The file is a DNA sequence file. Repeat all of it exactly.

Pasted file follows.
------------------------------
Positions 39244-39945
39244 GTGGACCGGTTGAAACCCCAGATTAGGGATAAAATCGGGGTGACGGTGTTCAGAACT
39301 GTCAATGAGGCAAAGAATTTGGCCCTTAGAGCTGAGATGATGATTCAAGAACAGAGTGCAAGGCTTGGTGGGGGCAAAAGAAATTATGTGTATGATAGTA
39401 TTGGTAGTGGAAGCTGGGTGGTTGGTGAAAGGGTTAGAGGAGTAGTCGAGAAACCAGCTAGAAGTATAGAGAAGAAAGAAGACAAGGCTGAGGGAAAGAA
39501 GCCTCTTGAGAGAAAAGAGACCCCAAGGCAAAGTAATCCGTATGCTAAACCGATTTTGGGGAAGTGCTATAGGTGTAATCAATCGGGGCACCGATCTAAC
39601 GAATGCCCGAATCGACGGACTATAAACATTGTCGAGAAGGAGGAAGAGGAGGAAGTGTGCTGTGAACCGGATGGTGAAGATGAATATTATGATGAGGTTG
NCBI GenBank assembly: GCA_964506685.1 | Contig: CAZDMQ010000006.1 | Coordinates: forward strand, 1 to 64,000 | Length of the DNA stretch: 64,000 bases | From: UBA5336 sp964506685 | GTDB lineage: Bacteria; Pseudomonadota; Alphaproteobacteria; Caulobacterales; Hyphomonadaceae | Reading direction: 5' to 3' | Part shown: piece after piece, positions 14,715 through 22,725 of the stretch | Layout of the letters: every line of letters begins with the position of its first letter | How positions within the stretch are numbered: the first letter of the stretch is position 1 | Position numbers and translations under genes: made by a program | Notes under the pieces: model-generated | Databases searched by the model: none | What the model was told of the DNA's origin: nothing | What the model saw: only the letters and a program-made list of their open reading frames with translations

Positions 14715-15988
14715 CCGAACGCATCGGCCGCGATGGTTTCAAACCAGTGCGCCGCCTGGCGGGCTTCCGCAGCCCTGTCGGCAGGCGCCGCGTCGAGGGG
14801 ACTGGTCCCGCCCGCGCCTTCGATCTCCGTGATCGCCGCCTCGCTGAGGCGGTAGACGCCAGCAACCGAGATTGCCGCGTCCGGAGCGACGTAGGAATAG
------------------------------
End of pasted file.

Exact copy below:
Positions 39244-39945
39244 GTGGACCGGTTGAAACCCCAGATTAGGGATAAAATCGGGGTGACGGTGTTCAGAACT
39301 GTCAATGAGGCAAAGAATTTGGCCCTTAGAGCTGAGATGATGATTCAAGAACAGAGTGCAAGGCTTGGTGGGGGCAAAAGAAATTATGTGTATGATAGTA
39401 TTGGTAGTGGAAGCTGGGTGGTTGGTGAAAGGGTTAGAGGAGTAGTCGAGAAACCAGCTAGAAGTATAGAGAAGAAAGAAGACAAGGCTGAGGGAAAGAA
39501 GCCTCTTGAGAGAAAAGAGACCCCAAGGCAAAGTAATCCGTATGCTAAACCGATTTTGGGGAAGTGCTATAGGTGTAATCAATCGGGGCACCGATCTAAC
39601 GAATGCCCGAATCGACGGACTATAAACATTGTCGAGAAGGAGGAAGAGGAGGAAGTGTGCTGTGAACCGGATGGTGAAGATGAATATTATGATGAGGTTG
NCBI GenBank assembly: GCA_964506685.1 | Contig: CAZDMQ010000006.1 | Coordinates: forward strand, 1 to 64,000 | Length of the DNA stretch: 64,000 bases | From: UBA5336 sp964506685 | GTDB lineage: Bacteria; Pseudomonadota; Alphaproteobacteria; Caulobacterales; Hyphomonadaceae | Reading direction: 5' to 3' | Part shown: piece after piece, positions 14,715 through 22,725 of the stretch | Layout of the letters: every line of letters begins with the position of its first letter | How positions within the stretch are numbered: the first letter of the stretch is position 1 | Position numbers and translations under genes: made by a program | Notes under the pieces: model-generated | Databases searched by the model: none | What the model was told of the DNA's origin: nothing | What the model saw: only the letters and a program-made list of their open reading frames with translations

Positions 14715-15988
14715 CCGAACGCATCGGCCGCGATGGTTTCAAACCAGTGCGCCGCCTGGCGGGCTTCCGCAGCCCTGTCGGCAGGCGCCGCGTCGAGGGG
14801 ACTGGTCCCGCCCGCGCCTTCGATCTCCGTGATCGCCGCCTCGCTGAGGCGGTAGACGCCAGCAACCGAGATTGCCGCGTCCGGAGCGACGTAGGAATAG